June 20, 2016

DIY Beaded Number Lines

I'm so excited to be linking up with Tara from 4th Grade Frolics for my first Monday Made It of the summer! I'm a HUGE procrastinator so having a Monday dead line really helps ensure I actually get some things crossed off of my to-do list! 

math tool, guided math, beaded number line, math,

This week I am most excited about my beaded number lines. What are beaded number lines you ask? They are a fabulous tool used for counting, skip counting, adding (composing), subtracting(decomposing), rounding, place value (groups of tens and ones) and so much more. 

I first learned about this tool when Dr. Nicki Newton came to my school district and presented to the math specialists. Sadly, I wasn't invited :( 

number line, math tool, DIY, guided math,

I chose to make 6 beaded number lines so that I could use them with my small groups. If I was still teaching first grade, I may go ahead and make a whole class set... My math specialist said the kids could make them but I am too type A for that on summer vacation. My kids did help me make them but I made sure they counted after each set of 10 to ensure they had the proper amount of beads. I don't want my math tools to confuse any children! 

math, guided math, beaded number line, math tool

  • To make the number lines I used 2 packages of pony beads {2 different colors}
  • Para cord (though you could use shoelaces or lanyard) Be sure you don't get anything too thick.
  • Small jump rings (for storage purposes)

Step 1: tie a double knot at the bottom of a 2-yard piece of string. I used paracord because it was inexpensive and in the same isle as the pony beads at Hobby Lobby #winning. Shoelaces work well because they are easy to thread the bead onto but they are more costly. I put a small piece of scotch tape on the end where I was adding the beads since the cord frayed a bit where it had been cut.

Step 2: alternate adding sets of 10 beads. I put 100 beads on each string but the first grade teachers on my campus may choose to use 120 since they will be using this as a counting tool.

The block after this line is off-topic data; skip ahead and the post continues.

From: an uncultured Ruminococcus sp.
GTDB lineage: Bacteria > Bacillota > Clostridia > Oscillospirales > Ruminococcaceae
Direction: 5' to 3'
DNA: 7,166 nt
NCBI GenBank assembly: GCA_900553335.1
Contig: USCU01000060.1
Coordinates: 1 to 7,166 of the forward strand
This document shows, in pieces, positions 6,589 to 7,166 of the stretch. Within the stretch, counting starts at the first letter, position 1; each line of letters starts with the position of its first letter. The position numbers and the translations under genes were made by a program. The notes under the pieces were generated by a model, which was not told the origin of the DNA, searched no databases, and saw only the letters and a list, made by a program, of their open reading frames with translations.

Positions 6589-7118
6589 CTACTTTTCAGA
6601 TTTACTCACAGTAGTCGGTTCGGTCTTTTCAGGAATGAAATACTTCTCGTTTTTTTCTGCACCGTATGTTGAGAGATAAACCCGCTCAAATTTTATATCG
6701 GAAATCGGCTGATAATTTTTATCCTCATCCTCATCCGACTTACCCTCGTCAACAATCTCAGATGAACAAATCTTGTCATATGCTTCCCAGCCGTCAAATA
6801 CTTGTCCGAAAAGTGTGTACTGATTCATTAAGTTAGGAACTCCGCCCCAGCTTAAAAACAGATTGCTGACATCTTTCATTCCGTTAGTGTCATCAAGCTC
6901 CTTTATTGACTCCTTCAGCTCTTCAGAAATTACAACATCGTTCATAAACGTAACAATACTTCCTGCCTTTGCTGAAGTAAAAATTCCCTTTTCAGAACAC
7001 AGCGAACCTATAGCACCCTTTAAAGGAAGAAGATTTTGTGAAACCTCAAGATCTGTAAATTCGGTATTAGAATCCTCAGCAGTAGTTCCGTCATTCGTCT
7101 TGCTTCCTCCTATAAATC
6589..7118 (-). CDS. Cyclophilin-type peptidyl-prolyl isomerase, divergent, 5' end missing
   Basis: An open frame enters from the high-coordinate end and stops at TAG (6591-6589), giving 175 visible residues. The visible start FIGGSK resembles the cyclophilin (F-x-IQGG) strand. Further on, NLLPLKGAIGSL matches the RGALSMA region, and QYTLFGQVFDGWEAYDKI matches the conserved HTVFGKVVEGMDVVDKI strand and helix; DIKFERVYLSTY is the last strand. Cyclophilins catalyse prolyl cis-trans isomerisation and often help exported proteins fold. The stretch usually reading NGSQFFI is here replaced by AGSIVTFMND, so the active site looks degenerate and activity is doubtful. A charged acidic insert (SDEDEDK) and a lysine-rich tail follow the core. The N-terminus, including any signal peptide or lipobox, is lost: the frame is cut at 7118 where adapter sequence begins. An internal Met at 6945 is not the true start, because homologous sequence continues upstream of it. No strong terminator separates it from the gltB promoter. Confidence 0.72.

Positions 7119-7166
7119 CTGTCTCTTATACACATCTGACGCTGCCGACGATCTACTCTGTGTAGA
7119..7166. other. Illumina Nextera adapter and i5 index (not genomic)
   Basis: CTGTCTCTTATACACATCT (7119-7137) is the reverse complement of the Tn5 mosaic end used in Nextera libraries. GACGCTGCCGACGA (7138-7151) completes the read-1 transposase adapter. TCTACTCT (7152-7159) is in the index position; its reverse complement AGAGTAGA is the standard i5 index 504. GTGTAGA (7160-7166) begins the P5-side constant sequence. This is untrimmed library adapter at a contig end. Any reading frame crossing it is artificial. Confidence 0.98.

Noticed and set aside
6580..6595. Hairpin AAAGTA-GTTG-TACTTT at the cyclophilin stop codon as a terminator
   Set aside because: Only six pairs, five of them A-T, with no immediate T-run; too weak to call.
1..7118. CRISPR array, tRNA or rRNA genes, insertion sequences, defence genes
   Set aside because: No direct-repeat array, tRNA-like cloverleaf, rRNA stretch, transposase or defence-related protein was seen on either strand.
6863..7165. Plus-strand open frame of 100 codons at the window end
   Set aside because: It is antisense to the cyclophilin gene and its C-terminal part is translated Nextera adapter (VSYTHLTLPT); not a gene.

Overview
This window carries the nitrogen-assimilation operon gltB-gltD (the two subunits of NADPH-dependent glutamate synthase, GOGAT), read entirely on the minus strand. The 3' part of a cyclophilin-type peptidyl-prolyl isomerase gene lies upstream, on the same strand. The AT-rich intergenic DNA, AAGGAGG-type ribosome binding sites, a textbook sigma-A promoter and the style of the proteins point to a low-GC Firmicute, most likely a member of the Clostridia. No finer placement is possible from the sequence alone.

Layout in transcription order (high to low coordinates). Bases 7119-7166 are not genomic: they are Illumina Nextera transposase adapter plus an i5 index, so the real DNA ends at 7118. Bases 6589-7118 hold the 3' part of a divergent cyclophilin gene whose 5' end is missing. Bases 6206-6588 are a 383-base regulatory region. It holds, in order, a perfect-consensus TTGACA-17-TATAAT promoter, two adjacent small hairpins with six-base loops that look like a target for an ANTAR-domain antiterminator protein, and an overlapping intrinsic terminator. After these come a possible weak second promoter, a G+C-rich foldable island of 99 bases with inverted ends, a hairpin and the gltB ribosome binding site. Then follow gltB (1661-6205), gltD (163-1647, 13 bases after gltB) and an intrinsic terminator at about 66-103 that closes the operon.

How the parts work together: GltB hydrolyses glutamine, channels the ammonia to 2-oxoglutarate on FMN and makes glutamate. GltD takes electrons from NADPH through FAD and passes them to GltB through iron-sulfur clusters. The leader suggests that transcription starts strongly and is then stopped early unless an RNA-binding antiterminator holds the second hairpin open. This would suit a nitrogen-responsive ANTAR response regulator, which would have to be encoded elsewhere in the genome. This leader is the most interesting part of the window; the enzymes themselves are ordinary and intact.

Step 3: double knot the top end of the string to a jump ring. This way you can hang all the number lines on a command hook for easy, tangle free storage! 

That's it! Easy peasy. My kids were mad I only needed six number lines. They each made 3 in about 20 minutes. 

Using a Beaded Number Line from Karen Richardson on Vimeo.

I also made my first video tutorial and several new TpT products.

I created and posted this 65 page editable Back to School presentation. I also finally got around to updating and listing this "Thanks for popping in" labels. 

Thanks for stopping by today! Please comment below to let me know if you ever heard of a beaded number line.  Do you think it could be useful in your classroom? I'd love to hear from you!


  1. What a neat idea! I bet it was therapeutic making the number lines! I will have to share this with my first grade friends at my school!
    Rockin' and Lovin' Learnin'

    1. It was kind of fun making them.. I may end up making more. I am actually headed back to teach 3rd grade and plan to use these for teaching skip counting (multiples) for beginning multiplication, place value and partial products!

  2. I have never heard of a beaded number line but love it! I bet they are so effective with the kids! Thanks for linking up:)

  3. Great idea for a tutorial! Love the colors of the Powerpoint!

  4. What size paracord is recommended?? 2mm? 4mm?

    1. The thinnest one possible. However, I really recommend using shoelaces because they already have that plastic piece on the end so it doesn't fray! Live and learn!!